Sau­rabh Mau­rya

Some­times you have to fol­low your dreams no mat­ter what your fam­ily or so­ci­ety tells you – here’s how Sau­rabh Mau­rya carved his way into the in­dus­try

3D Artist - - CONTENTS - Sau­rabh Mau­rya CG su­per­vi­sor, CRAFTY APES

The Crafty Apes CG su­per­vi­sor dis­cusses why al­low­ing your­self to fail is a good thing

i‘m sure a lot of us will re­late to this but through­out my en­tire child­hood every­one around me, my fam­ily, my rel­a­tives, my friends’ fam­i­lies, their rel­a­tives, even my friend’s dog had a plan for me. A mantra to lead a happy suc­cess­ful life, ‘Ex­cel in Aca­demics, get a de­cent job’. As sim­ple as it sounds it had many hid­den lay­ers – ex­cel meant you can only come first in all ex­ams, there is no op­tion of coming sec­ond and a de­cent job means ei­ther an en­gi­neer or a doc­tor. in in­dia every­one thinks if you choose a pro­fes­sion other than a doc­tor or an en­gi­neer you’ll end up be­ing home­less or even worse.

My brother chose to be­come a doc­tor so i was left with the only other al­ter­na­tive. now i don’t have any­thing against en­gi­neer­ing but i hated ev­ery sec­ond of it. There was no way to jus­tify these emo­tions be­cause peo­ple would la­bel you as dumb and a fail­ure. And as clichéd as it sounds, if you don’t love some­thing that you do then fail­ure is in­evitable. i failed in my very first year of en­gi­neer­ing and that one mo­ment of fail­ure turned out to be the big­gest turn­ing point of my life.

There is this beau­ti­ful quote that i stum­bled upon, “i’m not what i think i am, i’m not what you think i am. i am what i think you think i am.”

i re­alised that this path that my par­ents, my friends, the so­ci­ety was carv­ing for me, i didn’t feel like it was for me. That fail­ure took away all the in­hi­bi­tions and i was con­stantly look­ing for a dif­fer­ent path. Iron Man was re­leased around that time and it blew my mind. i had this cu­rios­ity built up in­side me and i wanted to be on that path to pur­sue film-mak­ing. The last time i felt this cu­ri­ous was al­most a decade ago when i saw The Ma­trix and at that time the idea of pur­su­ing film-mak­ing was as bad as be­ing a ter­ror­ist. i was scared to bring up the idea again to my par­ents so i let cu­rios­ity be the guide which in­tro­duced me to pho­to­shop, and from pho­to­shop to Af­ter Ef­fects to Maya to a new world of an­i­ma­tion. i gave into my cu­ri­ous gut and de­cided to con­vince my par­ents that i wanted to drop out of en­gi­neer­ing and pur­sue an­i­ma­tion. it took me three years and a lot of courage to fi­nally con­vince them and hes­i­tantly so, they gave in. i knew that an­i­ma­tion was an un­charted ter­ri­tory for them and they were con­cerned so it was im­por­tant for me that they un­der­stand my de­ci­sion. How­ever my par­ents were not the only ones that needed con­vinc­ing. We live in a pry­ing so­ci­ety where i was con­stantly be­ing told, ‘Your fa­ther is an en­gi­neer, your mother is a doc­tor, even your brother is a doc­tor, why are you tak­ing up arts? You don’t like study­ing’, ‘You will have a mis­er­able fu­ture and will be poor and home­less’ to things like ‘Your par­ents will have to give dowry for you’. This list is end­less and it started mak­ing me in­se­cure, and i started ques­tion­ing my de­ci­sion. But i was cling­ing to that one mo­ment of fail­ure in en­gi­neer­ing, which iron­i­cally enough gave me the courage to take the leap of faith and go to San Fran­cisco to pur­sue an­i­ma­tion at Academy of Art Univer­sity. i learned this the very hard way that you can­not make every­one happy. it sure was a bumpy ride but i was glad that i took up this chance. i was also told that art stu­dents never get visas/ spon­sor­ship. And there came a day close to my grad­u­a­tion where i got a job of­fer but the visa did not come through. For a mo­ment i started think­ing i was wrong. But this en­tire jour­ney from drop­ping out of en­gi­neer­ing to an­i­ma­tion was one of the most fan­tas­tic learn­ing ex­pe­ri­ences for me, and i am not just talk­ing about the skills that i learnt but the re­silience that i had built up. i made some great friends and men­tors through­out this jour­ney who have been and are still my big­gest sup­port sys­tem. i knew i was do­ing all the right things, giv­ing 100 per cent, con­vert­ing the in­ter­view to a job of­fer but the visa is not in my hand.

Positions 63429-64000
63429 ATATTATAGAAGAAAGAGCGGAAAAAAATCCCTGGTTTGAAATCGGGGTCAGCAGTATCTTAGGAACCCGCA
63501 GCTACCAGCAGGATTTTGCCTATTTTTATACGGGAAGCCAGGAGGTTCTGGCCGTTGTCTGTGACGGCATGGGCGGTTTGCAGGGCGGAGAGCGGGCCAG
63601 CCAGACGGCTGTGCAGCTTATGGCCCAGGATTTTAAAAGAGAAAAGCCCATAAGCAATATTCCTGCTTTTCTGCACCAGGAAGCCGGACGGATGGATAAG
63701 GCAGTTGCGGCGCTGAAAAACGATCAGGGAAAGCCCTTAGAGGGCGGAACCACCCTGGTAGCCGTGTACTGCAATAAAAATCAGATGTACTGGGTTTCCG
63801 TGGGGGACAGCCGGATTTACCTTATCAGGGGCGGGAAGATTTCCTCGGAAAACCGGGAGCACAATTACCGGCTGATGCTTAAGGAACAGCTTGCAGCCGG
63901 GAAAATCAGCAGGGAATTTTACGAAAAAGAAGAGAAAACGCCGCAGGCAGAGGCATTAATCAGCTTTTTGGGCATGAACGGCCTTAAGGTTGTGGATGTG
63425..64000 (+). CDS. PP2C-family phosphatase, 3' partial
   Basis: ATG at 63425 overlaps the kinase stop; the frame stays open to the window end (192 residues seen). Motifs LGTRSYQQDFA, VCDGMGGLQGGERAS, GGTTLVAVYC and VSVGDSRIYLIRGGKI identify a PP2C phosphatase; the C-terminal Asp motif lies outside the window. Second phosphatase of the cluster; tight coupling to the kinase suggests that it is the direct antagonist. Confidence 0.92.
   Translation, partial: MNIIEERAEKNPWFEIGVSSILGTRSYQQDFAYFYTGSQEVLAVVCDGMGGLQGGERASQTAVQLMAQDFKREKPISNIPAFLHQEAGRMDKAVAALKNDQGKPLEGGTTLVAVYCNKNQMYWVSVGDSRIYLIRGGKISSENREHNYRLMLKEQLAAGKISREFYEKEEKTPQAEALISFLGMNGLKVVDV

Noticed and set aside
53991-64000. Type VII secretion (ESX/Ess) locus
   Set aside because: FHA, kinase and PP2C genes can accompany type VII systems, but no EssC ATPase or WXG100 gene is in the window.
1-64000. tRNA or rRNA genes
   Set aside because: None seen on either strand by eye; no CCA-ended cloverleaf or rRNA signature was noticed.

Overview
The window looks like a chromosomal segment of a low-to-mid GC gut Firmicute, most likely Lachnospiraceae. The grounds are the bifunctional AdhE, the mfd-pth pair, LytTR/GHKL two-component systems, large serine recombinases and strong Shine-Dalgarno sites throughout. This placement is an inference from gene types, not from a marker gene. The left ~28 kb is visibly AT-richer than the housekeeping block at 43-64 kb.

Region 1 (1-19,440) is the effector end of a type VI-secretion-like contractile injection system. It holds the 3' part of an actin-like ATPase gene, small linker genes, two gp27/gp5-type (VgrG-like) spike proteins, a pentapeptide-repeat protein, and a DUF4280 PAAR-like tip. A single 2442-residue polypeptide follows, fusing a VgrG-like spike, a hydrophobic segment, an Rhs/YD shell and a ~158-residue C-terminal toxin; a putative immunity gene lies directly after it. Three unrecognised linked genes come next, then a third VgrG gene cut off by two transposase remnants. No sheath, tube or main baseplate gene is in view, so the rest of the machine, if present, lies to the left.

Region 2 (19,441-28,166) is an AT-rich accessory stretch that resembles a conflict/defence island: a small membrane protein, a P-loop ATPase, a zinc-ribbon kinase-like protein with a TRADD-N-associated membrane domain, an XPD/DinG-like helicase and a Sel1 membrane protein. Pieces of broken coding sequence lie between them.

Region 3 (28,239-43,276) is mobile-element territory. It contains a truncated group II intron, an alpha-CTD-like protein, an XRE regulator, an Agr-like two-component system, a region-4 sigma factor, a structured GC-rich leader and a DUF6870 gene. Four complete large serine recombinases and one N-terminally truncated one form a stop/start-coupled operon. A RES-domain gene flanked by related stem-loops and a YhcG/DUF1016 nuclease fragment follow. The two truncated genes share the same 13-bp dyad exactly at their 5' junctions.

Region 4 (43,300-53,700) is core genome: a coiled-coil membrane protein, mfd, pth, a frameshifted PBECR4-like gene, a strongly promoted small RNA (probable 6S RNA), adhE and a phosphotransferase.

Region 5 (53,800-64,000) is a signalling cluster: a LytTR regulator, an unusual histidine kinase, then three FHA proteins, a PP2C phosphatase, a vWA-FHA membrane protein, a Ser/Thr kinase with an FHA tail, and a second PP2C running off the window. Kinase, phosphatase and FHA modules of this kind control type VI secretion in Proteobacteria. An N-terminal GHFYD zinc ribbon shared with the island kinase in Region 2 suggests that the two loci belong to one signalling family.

Be­ing an in­ter­na­tional stu­dent there will al­ways be ex­tra lay­ers of has­sle. i de­cided to work on some­thing that is within my ap­proach. So in­stead of work­ing on a new Hol­ly­wood block­buster movie be­fore i grad­u­ated i was work­ing on a stu­dent the­sis short film. Lit­tle did i know but this stu­dent the­sis short film (Soar) went ahead and won a Stu­dent os­car in 2015. Yet again this fail­ure of me not get­ting a visa ac­tu­ally turned out to be a game-chang­ing mo­ment. i re­alised that i had changed my fo­cus on get­ting a visa rather than why i came here in the first place. i went back to my cu­rios­ity, em­braced the ran­dom­ness and pur­sued my pas­sion and fig­ured the visa will fall in place. Four years in this in­dus­try and hav­ing worked on a lit­tle over 30 films/tv shows and here we are. i am glad that i took the leap of faith, i am glad that i failed be­cause now, “i’m what i think i am”.

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